Fall is a great time to aerate. Aeration, either core aeration or liquid aeration, can be very beneficial to a lawn, breaking up compaction and improving the environment for your grass. If you're on a budget, aeration can give you a lot of benefit for comparatively little money. How do you know if you need to aerate? How can you tell if your soil is compacted? Find out in this episode of Eco Lawn Science.
Are you lucky enough to live in a place where water is cheap? That's awesome! But you still shouldn't run your sprinklers too often or too long. Besides the waste of resources, you could be opening your lawn up to a whole host of issues. In some cases, more water means more problems. To learn more, check out today's episode of Eco Lawn Science.
We're into August and heading towards "The Final Hurdle," as Ete refers to this last push in the struggle to keep lawns healthy through the summer. What should your expectations be for your lawn during this time of year? What sort of problems should you be watching out for right now? What specific steps can you take to help your lawn get through? Ete discusses this and more in this episode of Eco Lawn Science.
Happy 50th episode! We never expected anyone to actually listen to this podcast except maybe our mom. But you're out there! And you're listening! We love that and we're so grateful to you. Really. Thank you so much.
Today Ete discusses lawn care subscription boxes. Subscription boxes are everywhere these days, and lawn care services are getting in on the action. Who would a subscription service be good for? What are the possible pros and cons of this kind of service? What kind of subscription service should you look for? Ete takes a look at all of this in this episode of Eco Lawn Science.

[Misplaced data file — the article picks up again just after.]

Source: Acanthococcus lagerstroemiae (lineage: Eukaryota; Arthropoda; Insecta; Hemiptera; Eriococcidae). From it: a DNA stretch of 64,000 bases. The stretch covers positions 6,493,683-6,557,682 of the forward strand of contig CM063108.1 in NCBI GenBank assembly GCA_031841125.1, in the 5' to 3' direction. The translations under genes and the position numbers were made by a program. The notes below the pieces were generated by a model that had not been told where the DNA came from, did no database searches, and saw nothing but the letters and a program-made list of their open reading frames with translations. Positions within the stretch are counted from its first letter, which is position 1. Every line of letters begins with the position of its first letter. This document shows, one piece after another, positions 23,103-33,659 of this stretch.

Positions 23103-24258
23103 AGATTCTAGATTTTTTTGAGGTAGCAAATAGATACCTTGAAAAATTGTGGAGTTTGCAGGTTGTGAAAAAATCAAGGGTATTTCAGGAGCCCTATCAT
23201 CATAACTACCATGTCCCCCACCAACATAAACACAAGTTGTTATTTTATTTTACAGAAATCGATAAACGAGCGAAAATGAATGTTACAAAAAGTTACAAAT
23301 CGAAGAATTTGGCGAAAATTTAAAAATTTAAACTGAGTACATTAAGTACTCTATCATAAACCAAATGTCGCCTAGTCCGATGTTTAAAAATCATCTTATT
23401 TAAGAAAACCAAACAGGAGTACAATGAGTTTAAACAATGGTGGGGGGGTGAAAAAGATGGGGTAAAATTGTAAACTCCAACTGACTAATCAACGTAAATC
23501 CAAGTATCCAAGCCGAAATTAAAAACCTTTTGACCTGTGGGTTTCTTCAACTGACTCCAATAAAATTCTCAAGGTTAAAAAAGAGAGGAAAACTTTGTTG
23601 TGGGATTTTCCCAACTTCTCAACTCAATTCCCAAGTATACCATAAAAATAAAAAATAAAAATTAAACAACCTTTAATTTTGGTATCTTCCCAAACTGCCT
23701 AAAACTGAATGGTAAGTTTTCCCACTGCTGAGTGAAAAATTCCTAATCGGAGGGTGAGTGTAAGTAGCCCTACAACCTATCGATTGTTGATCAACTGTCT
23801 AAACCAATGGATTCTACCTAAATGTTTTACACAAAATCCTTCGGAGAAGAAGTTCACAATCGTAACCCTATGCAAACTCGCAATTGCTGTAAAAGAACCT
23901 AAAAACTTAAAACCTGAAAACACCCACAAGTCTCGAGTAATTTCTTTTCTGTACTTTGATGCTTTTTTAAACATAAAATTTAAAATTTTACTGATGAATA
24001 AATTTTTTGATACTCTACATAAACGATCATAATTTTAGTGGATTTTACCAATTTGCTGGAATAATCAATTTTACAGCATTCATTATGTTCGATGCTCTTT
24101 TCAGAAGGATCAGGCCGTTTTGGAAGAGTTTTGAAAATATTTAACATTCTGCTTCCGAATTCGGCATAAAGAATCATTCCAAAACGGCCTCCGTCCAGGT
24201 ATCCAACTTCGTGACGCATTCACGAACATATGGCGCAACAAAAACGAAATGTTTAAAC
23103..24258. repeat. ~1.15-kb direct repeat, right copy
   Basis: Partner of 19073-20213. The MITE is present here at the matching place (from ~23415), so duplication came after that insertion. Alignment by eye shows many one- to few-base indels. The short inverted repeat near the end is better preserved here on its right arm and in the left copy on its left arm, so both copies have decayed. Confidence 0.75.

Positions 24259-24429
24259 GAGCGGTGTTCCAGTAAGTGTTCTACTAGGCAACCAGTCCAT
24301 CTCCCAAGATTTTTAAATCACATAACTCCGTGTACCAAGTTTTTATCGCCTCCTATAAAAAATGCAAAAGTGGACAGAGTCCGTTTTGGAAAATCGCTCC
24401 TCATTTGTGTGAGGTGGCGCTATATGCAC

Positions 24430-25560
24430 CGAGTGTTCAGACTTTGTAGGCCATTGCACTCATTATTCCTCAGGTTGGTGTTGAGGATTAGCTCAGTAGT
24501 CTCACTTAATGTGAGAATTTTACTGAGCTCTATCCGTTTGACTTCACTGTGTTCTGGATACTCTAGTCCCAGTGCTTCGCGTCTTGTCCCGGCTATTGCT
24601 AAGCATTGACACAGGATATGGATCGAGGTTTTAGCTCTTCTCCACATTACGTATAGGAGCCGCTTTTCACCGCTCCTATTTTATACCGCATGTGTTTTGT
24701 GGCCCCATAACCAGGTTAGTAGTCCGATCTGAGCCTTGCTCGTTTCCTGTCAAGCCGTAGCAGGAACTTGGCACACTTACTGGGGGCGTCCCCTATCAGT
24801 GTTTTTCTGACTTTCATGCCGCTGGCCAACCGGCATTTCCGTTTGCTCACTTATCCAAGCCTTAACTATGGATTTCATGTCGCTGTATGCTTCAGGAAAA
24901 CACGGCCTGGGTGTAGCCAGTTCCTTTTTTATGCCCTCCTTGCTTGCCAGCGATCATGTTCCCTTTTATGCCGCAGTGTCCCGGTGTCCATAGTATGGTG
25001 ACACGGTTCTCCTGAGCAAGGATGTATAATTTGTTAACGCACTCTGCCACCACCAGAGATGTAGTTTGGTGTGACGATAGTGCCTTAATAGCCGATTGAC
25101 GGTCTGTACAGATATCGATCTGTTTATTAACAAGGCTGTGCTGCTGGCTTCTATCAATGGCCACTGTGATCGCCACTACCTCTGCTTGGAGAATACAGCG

Weeds. What are they and how do you get rid of them? Today's episode is an overview of weeds. Ete discusses some often overlooked steps in controlling weeds: identifying the weed, identifying the category the weed belongs to, and understanding its life cycle. You'll learn some of the terminology you'll often hear in the weed control world. Ete brings it all together to help you kill those unwanted plants more effectively.
Your lawn was looking great just a few weeks ago, but now patches of your grass are turning brown. What's going on? Is it a fungus? Do you have insects? Did your lawn company burn your lawn? At this time of year there's a good chance you're looking at drought stress. Today Ete discusses how to determine if you have drought stress and what to do about it.
If your lawn looks similar to these images below then you likely have drought stress. Here are some ways to identify and prevent drought stress:
During the first stage of drought stress, your turf grass will take on a bluish-gray appearance. Take a walk on your lawn and look for footprints left behind, a key indicator of a dry lawn.
Hot To Fix: Make sure your regular deep root watering to help the turf grass regain its moisture and recover within a day or two.
The second stage of drought stress is considered the tipping point because it’s the last stage where regular watering can revive your lawn. It’s also the phase right before all lawn growth stops. During this stage , turf grass growth is slowed and your lawn may appear patchy. This is due to unequal moisture reserves in your soil—some parts have more reservoirs, some less. Blades of grass start to fold in an attempt to conserve moisture and areas with compacted or poor soil dry out first.
How To Fix: Regular deep root watering can revitalize the lawn over a period of three to five days.
The third stage is when your lawn shuts down all—or almost all—growth and begins to ration resources. Your lawn takes on a greenish-brown color. Any mowing during this period can damage the leaves, stems and crowns.
Your lawn will need aggressive irrigation or heavy rainfall over a period of several days.
How To Fix: When your lawn finally replenishes enough moisture to begin repairing itself, you can expect recovery to take 10 to 14 days if watering returns to normal.
This stage is pure survival mode for your turf grass. There is no effort made to retain greenness above ground—your lawn will be completely brown. Turf will start to thin, but the crown and root tissues will remain alive.
How To Fix: Recovery includes thorough, deep and repeated watering or heavy rainfall for a period of 14 to 21 days. Unfortunately, any sections of your lawn suffering from poor soil may never recover.